Portraits & Paintings
Today images are taken for granted. However, in the 1850s when Belmont Mansion was occupied by Adelicia Acklen and her family the color printing press was still years away, and the camera was new, experimental, and primitive. Printing presses could only reproduce an image after a craftsman had turned that image into a stone or steel etching or engraving. To a person of the nineteenth century, the copy was a work of art and very important. An artist had to sit in front of the original piece being copied and repaint it in order for a person to obtain a copy. Faithfulness to the original painting was important for these highly skilled craftsmen. The teaching of this craft was emphasized at major Italian art academies until the fourth quarter of the nineteenth century. The best copyist could only copy about twelve to fourteen complete paintings a year. Therefore, a month’s salary went into each painting. Also, the copy artist would often have to pay a sitting fee to the gallery or the owner of the work being copied, making the better copies more expensive. There were often long waiting lists for copyists to reproduce the more popular paintings.
Americans placed a great deal of importance on copies of paintings they called “Old Masters”, the Italian and Spanish artists of the sixteenth, seventeenth, and (to a lesser extent) eighteenth centuries. Most Americans never went to Europe and never saw these important paintings. At best they may have seen one or two black and white engravings of the paintings in a book, so to see the copies was the closest they would come to seeing the originals. Thus these copies while to our 21st century minds may seem like lesser imitations of art they were in fact prized possessions to 19th century families like the Acklens.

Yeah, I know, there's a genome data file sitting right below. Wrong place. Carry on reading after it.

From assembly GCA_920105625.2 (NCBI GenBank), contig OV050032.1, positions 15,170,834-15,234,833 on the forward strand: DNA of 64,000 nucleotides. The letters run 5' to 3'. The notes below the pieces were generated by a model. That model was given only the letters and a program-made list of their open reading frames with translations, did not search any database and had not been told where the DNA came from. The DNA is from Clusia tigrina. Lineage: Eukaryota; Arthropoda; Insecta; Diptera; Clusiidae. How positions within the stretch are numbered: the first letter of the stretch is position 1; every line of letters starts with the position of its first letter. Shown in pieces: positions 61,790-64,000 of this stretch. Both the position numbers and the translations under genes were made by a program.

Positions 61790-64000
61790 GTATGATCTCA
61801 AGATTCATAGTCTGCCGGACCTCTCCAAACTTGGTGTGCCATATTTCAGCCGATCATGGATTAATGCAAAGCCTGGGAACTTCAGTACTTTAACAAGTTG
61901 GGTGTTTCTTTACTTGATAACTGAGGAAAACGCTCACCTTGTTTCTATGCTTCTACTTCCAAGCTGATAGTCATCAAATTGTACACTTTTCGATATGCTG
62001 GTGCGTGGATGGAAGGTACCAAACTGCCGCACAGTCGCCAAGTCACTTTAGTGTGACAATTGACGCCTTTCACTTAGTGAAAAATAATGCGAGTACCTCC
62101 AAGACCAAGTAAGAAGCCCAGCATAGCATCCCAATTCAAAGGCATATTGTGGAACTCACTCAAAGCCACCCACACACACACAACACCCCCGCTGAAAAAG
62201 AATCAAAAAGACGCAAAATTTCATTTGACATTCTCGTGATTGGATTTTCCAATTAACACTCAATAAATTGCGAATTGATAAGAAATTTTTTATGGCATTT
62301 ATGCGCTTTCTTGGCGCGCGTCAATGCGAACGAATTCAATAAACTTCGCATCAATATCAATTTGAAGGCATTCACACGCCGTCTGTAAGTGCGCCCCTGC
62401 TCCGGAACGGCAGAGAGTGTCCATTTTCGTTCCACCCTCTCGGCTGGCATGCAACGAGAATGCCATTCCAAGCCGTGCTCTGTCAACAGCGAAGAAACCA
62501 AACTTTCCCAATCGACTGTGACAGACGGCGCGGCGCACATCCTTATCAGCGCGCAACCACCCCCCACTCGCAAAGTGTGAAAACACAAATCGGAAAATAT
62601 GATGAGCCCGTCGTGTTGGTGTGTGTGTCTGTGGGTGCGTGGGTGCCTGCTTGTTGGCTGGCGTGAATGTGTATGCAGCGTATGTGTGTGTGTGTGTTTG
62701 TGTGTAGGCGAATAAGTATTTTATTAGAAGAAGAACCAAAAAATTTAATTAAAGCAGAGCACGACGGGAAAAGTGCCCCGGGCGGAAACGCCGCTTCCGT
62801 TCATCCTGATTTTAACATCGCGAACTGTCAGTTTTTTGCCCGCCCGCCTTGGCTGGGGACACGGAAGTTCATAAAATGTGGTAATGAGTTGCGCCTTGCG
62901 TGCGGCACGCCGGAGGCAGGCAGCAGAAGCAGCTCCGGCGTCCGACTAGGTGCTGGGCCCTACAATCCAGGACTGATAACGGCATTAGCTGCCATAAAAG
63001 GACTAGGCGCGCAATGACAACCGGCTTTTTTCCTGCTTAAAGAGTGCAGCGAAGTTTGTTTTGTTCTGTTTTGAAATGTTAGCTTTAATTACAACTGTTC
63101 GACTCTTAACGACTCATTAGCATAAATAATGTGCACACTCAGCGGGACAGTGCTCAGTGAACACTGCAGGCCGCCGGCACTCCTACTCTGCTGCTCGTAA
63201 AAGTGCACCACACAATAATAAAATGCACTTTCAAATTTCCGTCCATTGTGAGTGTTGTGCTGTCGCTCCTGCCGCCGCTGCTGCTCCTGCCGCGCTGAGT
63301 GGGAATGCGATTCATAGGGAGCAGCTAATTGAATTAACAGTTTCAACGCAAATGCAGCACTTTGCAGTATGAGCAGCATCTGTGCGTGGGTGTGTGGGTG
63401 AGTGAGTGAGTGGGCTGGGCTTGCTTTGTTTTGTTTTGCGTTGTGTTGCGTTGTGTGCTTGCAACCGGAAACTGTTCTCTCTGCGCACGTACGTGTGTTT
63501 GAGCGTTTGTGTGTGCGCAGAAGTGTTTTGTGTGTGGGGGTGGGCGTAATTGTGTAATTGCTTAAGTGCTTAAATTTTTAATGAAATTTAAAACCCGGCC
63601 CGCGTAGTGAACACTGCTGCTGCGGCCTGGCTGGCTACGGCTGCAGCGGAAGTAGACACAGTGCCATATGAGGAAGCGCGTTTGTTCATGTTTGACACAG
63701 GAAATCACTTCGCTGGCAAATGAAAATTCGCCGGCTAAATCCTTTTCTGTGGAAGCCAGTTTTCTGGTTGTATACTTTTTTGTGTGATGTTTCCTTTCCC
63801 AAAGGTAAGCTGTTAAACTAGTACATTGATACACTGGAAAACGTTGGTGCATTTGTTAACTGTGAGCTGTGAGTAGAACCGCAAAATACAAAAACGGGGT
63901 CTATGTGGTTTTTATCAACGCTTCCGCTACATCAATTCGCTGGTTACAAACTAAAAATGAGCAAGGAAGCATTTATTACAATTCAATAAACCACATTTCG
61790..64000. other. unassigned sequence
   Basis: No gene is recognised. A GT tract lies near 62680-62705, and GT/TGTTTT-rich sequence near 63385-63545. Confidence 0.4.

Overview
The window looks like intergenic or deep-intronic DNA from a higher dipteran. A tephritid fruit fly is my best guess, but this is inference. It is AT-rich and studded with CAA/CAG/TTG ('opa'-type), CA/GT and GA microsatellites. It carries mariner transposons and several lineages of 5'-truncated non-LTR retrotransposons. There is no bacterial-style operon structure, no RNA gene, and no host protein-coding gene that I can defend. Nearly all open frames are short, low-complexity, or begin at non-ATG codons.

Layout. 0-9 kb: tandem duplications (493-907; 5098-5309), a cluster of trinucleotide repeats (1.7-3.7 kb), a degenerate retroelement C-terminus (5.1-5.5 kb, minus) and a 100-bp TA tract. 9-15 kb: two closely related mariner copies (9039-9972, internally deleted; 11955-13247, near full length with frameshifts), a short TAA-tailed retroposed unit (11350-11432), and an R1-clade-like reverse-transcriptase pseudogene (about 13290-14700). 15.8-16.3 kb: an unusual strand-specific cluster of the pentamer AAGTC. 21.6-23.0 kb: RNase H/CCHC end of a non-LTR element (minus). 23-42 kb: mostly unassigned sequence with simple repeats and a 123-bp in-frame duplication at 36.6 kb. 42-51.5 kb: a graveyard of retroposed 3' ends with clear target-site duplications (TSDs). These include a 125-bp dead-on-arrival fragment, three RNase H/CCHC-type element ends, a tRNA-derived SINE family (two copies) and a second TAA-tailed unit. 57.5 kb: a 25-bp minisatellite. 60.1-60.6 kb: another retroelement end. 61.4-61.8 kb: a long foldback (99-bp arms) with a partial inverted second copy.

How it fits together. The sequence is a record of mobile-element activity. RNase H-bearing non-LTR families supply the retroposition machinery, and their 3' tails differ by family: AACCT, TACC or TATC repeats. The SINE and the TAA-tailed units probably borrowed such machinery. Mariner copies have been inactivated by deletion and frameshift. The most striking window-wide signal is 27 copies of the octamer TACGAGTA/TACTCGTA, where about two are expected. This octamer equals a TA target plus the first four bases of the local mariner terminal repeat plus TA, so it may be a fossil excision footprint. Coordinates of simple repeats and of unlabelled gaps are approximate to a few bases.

The Adelicia Acklen Art Collection: Family Portraits
Adelicia Acklen collected art throughout her life; it was a passion for her and her second husband, Joseph A. S. Acklen, and continued to be a pursuit after his death. The 1887 estate inventory made upon her death documented the artwork in her possession. At that time, many of the items in Belmont Mansion were sold while many were inherited by her children and remained in the family. In the years since Belmont Mansion opened as a museum, the staff and Board of Directors have worked to restore the artwork to the home. Below is a list of the family portraits and paintings that have been identified by name through research.
**Indicates the portrait is at Belmont while *indicates the painting is in a private collection.
The Acklen Family by Robert Gschwindt, painted in New Orleans in 1857. Gschwindt was active in New Orleans 1854-1867. Painting originally hung in the Central Parlor.
Adelicia Acklen in Paris, artist unknown. Portrait was painted in 1866 or 1867.
Adelicia Acklen with Black Lace by Washington Cooper, Tennessee 1811-1900. The portrait was possibly located in Joseph H. Acklen’s bedroom.
Adelicia Franklin in White Dress* by Washington Cooper, Tennessee 1811-1900.
Adelicia Franklin and Emma Franklin by Joseph Henry Brush, Kentucky ca. 1800-1865. Brush painted before 1855. Portrait hung in the Front Hall.
Adelicia Equestrian Portrait with Bucephalus ** by William Cooper, Tennessee 1811-1900. The portrait was painted in the 1850s.
Claude Acklen* by Washington Cooper, Tennessee 1811-1900.